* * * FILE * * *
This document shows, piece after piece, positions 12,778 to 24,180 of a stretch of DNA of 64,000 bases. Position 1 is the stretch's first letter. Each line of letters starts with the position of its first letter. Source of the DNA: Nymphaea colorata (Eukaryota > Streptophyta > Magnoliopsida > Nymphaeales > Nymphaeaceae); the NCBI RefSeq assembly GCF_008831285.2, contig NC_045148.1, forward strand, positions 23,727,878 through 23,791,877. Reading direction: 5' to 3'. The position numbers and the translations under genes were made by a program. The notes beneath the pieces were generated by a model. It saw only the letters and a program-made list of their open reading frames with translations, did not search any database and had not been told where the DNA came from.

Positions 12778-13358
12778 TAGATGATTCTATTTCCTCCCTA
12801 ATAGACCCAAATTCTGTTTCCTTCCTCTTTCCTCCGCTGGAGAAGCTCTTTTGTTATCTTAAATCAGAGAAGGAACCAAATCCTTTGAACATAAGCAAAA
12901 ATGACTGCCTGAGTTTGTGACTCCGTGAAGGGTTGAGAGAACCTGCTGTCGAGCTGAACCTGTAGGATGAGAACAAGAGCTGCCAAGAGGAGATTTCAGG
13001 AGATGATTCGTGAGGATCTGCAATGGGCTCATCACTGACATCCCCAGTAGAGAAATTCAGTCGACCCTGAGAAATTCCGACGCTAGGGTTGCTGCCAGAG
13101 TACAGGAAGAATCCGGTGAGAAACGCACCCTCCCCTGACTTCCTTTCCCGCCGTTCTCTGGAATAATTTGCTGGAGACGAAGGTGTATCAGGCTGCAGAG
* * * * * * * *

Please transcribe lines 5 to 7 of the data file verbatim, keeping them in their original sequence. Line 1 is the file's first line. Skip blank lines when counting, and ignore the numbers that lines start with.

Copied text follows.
12901 ATGACTGCCTGAGTTTGTGACTCCGTGAAGGGTTGAGAGAACCTGCTGTCGAGCTGAACCTGTAGGATGAGAACAAGAGCTGCCAAGAGGAGATTTCAGG
13001 AGATGATTCGTGAGGATCTGCAATGGGCTCATCACTGACATCCCCAGTAGAGAAATTCAGTCGACCCTGAGAAATTCCGACGCTAGGGTTGCTGCCAGAG
13101 TACAGGAAGAATCCGGTGAGAAACGCACCCTCCCCTGACTTCCTTTCCCGCCGTTCTCTGGAATAATTTGCTGGAGACGAAGGTGTATCAGGCTGCAGAG